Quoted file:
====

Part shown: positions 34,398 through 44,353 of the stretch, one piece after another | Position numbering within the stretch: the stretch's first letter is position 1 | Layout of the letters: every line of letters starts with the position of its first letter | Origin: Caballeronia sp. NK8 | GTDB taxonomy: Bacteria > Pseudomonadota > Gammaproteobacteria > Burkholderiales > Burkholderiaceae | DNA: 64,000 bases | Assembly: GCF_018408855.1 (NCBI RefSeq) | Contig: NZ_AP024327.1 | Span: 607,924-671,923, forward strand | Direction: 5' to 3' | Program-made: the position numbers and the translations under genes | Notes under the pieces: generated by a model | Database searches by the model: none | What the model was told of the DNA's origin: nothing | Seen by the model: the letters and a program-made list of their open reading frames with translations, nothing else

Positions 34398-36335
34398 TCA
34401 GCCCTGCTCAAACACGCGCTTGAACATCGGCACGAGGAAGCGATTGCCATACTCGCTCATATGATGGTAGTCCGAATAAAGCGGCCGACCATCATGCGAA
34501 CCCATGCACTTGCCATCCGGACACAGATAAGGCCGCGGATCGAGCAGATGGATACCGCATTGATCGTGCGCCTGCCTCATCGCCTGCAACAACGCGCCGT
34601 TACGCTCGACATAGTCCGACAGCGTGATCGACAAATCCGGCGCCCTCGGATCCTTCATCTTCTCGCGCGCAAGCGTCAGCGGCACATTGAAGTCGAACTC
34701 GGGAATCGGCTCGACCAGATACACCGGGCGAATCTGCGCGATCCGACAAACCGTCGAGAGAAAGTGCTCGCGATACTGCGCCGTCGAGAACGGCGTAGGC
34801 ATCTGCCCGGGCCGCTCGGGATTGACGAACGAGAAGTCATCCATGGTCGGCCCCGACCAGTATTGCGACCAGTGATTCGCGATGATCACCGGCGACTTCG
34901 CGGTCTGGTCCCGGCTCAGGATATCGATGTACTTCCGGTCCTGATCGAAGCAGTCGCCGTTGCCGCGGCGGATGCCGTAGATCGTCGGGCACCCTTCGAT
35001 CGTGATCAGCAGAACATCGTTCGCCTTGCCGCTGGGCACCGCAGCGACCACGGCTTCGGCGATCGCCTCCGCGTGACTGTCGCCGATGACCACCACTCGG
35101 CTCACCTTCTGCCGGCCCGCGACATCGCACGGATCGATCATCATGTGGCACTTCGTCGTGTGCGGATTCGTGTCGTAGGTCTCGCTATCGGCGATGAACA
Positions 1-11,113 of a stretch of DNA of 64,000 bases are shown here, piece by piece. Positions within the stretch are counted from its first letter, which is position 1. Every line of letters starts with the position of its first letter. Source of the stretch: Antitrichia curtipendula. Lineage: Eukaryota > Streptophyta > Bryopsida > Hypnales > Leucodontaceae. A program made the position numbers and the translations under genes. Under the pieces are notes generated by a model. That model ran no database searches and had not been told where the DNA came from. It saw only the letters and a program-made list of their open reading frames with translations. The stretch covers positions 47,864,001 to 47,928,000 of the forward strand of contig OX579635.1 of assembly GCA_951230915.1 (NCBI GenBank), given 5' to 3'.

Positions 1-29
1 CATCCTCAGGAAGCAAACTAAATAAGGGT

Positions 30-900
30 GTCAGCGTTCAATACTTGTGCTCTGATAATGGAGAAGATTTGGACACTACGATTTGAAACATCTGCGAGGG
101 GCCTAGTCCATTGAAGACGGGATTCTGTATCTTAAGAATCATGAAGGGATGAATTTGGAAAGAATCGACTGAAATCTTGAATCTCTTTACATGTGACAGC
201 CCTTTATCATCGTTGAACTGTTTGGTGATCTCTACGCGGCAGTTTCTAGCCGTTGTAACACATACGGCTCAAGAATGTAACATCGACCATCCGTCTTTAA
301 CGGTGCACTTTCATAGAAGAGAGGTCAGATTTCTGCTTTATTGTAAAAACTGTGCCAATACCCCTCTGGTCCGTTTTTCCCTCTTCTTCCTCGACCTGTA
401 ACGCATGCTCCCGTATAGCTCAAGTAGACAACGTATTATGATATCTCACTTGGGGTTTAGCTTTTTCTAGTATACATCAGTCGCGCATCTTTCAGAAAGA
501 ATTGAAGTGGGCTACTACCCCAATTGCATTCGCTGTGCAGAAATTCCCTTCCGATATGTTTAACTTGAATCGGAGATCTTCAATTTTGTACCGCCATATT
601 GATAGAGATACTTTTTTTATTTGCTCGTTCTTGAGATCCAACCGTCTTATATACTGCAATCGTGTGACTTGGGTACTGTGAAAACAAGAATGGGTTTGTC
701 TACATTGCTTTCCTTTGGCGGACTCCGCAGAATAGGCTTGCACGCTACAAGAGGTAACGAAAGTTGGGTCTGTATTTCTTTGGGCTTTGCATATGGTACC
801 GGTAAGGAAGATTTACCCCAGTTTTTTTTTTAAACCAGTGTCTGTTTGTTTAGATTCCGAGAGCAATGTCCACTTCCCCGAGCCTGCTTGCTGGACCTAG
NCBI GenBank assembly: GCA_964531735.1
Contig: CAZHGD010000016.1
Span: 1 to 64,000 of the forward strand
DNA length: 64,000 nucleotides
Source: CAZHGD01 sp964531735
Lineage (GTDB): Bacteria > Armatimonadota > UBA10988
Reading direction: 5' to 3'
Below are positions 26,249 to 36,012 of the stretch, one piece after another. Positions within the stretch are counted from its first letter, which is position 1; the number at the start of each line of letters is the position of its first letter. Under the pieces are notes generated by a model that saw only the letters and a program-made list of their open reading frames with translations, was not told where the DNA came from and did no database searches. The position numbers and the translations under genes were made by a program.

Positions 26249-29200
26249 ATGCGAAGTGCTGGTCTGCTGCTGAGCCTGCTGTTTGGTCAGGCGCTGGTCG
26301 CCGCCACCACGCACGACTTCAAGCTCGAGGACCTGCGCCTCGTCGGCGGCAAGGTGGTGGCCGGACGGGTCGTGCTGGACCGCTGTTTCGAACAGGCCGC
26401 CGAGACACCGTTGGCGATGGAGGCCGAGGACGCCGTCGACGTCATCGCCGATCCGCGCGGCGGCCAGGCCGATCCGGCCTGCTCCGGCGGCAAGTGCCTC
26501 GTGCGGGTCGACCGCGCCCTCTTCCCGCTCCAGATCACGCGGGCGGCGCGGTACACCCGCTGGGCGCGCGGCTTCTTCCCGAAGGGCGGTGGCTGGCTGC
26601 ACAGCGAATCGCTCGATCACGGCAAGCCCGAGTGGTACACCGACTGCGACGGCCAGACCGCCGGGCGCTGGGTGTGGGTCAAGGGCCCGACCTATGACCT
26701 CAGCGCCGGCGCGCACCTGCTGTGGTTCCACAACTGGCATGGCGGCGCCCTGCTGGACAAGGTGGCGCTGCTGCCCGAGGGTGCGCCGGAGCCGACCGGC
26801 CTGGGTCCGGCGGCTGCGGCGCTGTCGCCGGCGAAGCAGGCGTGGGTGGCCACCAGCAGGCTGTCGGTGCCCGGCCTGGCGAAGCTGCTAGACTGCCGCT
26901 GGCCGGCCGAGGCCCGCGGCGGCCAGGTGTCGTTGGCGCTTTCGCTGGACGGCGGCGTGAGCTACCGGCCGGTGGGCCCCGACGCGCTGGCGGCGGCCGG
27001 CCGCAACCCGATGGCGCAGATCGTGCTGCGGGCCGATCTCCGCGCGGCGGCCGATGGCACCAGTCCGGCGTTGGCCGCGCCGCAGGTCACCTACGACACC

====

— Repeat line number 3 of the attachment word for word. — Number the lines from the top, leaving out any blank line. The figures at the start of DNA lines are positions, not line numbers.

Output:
34398 TCA